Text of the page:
As the Islamic State moves its convoys closer to Baghdad, residents there said the government-backed Shiite militias are teetering and are increasingly unable to protect the capital from the Sunni militants of ISIS. At least 590 people have been killed by car and suicide bombs in Iraq since the beginning of the month, with the majority of attacks occurring in Baghdad in Shiite neighborhoods or at checkpoints armed by Shiite militias, according to Iraq Body Count, a monitoring group tracking civilian deaths.

“Death is all over Baghdad,” Noof Assi, a 25-year-old woman who has lived and worked in Baghdad her entire life, said. “There is no safe place.”

Prime Minister Haider al Abadi has traveled to areas near the capital during the past two weeks to ask local tribesmen to join the fight against ISIS. He specifically asked the fighters to focus on protecting the capital from an ISIS insurgency. Until now, Abadi’s strategy has worked. Militias, the majority of them Shiite, with the support of coalition airstrikes, have been able to stop ISIS by targeting convoys on the roads leading from Anbar, Samara and Fallujah.

Unable to take Baghdad by frontal assault, with advancing fighters supported by tanks, the Sunni militant group has begun waging a new urban warfare with car and suicide bomb attacks. Reminiscent of the al Qaeda tactic- waged during the Iraq War, the car and suicide bombs today are killing civilians. Several of the attacks in the last month have targeted mosques, open markets and large checkpoints.

According to accounts from Baghdad residents, the car and suicide bomb attackers are targeting specific locations in the city. The new targets include the Kadumia and Karrada checkpoints, the neighborhood of Baghdad al-jadeeda and the national theater.

Iraqi police are looking for new ways to keep residents of Baghdad safe. Their answer: more mobile checkpoints. In 2013, there were more than 250 fixed checkpoints in Baghdad and hundreds of other smaller, mobile ones. In total, there are about 1,000 checkpoints in the city. The mobile checkpoints, each consisting of a few dozen armed men, have been set up in neighborhoods across Baghdad, even in those that have not suffered attacks. The increased presence on the streets is an attempt by the Iraqi security forces to detect cars packed with bombs.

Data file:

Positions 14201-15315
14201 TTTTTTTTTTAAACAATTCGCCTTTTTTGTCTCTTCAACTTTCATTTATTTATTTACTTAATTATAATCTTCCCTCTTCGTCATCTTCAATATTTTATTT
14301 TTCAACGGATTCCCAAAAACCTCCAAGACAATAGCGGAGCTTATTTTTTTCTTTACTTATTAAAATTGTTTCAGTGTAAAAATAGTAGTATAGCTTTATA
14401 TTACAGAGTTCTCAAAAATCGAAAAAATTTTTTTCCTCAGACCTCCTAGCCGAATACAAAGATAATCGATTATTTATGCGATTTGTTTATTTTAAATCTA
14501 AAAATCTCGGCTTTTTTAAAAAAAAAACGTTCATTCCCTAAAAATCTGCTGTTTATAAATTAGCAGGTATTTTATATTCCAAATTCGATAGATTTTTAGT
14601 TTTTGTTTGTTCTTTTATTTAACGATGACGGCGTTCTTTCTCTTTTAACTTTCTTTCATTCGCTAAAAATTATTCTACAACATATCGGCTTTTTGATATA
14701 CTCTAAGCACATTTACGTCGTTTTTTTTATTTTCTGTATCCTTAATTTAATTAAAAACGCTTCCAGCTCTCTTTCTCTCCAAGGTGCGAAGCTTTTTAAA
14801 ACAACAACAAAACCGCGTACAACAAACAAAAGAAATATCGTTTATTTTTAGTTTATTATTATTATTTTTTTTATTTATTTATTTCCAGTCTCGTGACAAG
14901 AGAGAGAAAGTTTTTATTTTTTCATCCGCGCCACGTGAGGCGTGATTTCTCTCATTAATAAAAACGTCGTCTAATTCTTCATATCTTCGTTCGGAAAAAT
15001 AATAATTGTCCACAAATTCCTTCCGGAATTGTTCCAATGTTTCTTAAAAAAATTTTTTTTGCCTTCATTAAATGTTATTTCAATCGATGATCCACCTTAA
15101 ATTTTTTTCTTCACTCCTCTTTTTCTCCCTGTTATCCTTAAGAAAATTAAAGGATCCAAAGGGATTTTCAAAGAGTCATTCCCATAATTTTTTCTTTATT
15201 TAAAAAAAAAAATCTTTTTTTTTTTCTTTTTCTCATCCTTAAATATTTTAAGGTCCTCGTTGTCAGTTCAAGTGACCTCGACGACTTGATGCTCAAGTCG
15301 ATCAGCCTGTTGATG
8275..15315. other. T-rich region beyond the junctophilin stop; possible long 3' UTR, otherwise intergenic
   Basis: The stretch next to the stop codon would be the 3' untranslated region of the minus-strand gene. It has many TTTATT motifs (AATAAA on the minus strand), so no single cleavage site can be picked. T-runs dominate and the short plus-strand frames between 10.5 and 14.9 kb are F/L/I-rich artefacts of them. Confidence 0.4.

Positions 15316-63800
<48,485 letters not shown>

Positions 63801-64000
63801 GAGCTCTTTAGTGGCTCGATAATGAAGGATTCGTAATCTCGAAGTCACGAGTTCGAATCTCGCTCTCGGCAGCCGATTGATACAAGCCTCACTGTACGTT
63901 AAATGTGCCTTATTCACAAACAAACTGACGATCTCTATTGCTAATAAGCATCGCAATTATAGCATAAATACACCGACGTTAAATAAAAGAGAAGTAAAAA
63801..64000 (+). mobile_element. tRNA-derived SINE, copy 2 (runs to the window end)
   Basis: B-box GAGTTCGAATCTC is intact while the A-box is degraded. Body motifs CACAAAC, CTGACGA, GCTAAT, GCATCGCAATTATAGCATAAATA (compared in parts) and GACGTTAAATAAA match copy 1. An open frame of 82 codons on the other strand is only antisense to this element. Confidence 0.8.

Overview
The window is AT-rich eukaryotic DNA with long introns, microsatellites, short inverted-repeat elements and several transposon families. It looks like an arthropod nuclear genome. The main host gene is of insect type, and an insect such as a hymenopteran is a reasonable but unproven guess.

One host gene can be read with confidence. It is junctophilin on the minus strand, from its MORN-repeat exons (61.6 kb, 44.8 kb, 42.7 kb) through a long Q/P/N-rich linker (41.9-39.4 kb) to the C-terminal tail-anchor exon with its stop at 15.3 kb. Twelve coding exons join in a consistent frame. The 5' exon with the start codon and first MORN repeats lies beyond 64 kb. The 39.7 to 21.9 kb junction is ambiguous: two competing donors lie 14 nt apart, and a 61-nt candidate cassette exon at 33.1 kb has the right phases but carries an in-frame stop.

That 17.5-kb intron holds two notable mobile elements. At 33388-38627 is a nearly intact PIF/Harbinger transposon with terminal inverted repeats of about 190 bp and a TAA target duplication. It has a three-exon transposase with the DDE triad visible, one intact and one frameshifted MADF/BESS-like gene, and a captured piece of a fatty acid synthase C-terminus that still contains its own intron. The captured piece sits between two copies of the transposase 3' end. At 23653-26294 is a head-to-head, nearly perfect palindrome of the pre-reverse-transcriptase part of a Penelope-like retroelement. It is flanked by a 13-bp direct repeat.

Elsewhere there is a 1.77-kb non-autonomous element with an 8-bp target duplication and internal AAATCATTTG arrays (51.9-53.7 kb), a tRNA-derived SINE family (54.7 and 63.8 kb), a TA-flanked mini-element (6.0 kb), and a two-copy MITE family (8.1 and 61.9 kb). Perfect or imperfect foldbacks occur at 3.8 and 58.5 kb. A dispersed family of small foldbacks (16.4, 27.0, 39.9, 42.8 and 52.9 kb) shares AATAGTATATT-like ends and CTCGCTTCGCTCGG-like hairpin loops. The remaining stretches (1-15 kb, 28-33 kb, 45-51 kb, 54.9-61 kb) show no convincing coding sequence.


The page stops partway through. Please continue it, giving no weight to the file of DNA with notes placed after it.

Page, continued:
Officers manning the posts have so far not been able to detect the cars strapped with bombs, even after they pass through the government scanners. That may be in part because many of them are defective.

In 2013, a jury found Jim McCormick of the U.K. guilty on three counts of fraud after selling millions of dollars worth of fake bomb detectors to the Iraqi government. The detectors were installed at checkpoints in Baghdad through which car bombs and suicide bombers passed. Those detectors are reportedly still in use in Baghdad.

"The checkpoints are doing nothing but causing traffic jams," Assi said. "And the police are harassing people."

The mobile checkpoints, though they were set up to prevent more attacks, are actually often targets. With more and more checkpoints forming across the city, security forces are now at greater risk of being targeted. Not only are security officials at greater risk, but civilians are as well. A 2010 Al Jazeera report found that more than 700 people, including women and children, were killed in Iraq for coming too close to checkpoints.

Assi said the attacks in Baghdad have become so common that the police often do not investigate who is responsible. ISIS has claimed responsibility for several of the attacks in recent weeks, but others could have been launched by different Sunni militants not associated with the Islamic State group. 

“It is not only ISIS that is killing people in Iraq. We also have politicians who take their wars from their meeting halls to the streets," Assi said. "We have militias and many armed actors, but I think they are all using ISIS as a cover."

Mia Bloom, a professor at UMass-Lowell and an expert on terrorism, specifically suicide and car bomb attacks, said Baghdad, more than any other city in the region, is prone to the attacks because of its sectarian tensions.

"In Baghdad you have Sunni and Shiite neighborhoods next to each other. That is one of the reasons Baghdad is targeted in a way that is differently than say in Syria. Baghdad is a demographically mixed area," Bloom said. "ISIS has managed to attract former Baathists who were alienated by the Nouri al Maliki regime. ISIS antagonism toward Shiite helps them recruit."

For Assi,  the attacks are less about sectarian strife than the inability of the central government to rule effectively. They are just another reminder that Iraq has not made significant strides in stabilizing itself. Four years ago, Assi said, the security situation in Baghdad was similar to what it is today. In 2010, Assi's family was hit by a car bomb attack.

Two cars, each carrying 40 kilograms of TNT, targeted the Iraqi Trade Bank, which at the time was functioning as an army base. One car hit the gate to the bank and the other exploded directly below Assi’s apartment balcony. Her parents, who were both home at the time, endured extensive limb injuries. The only difference between then and now, she said, is the intensity and frequency of the attacks.

“Living in Baghdad, it is different from one person to another. It depends on how you want to live your life," Assi said. She's decided to pretend the threat doesn't exist. "I have reached a point where things are not changing so I want to live my life like people my age in other parts of the world,” Assi said.
Still, she hopes "not to end up as a number they may mention in the news or they may forget about because there was many bombs on that day.”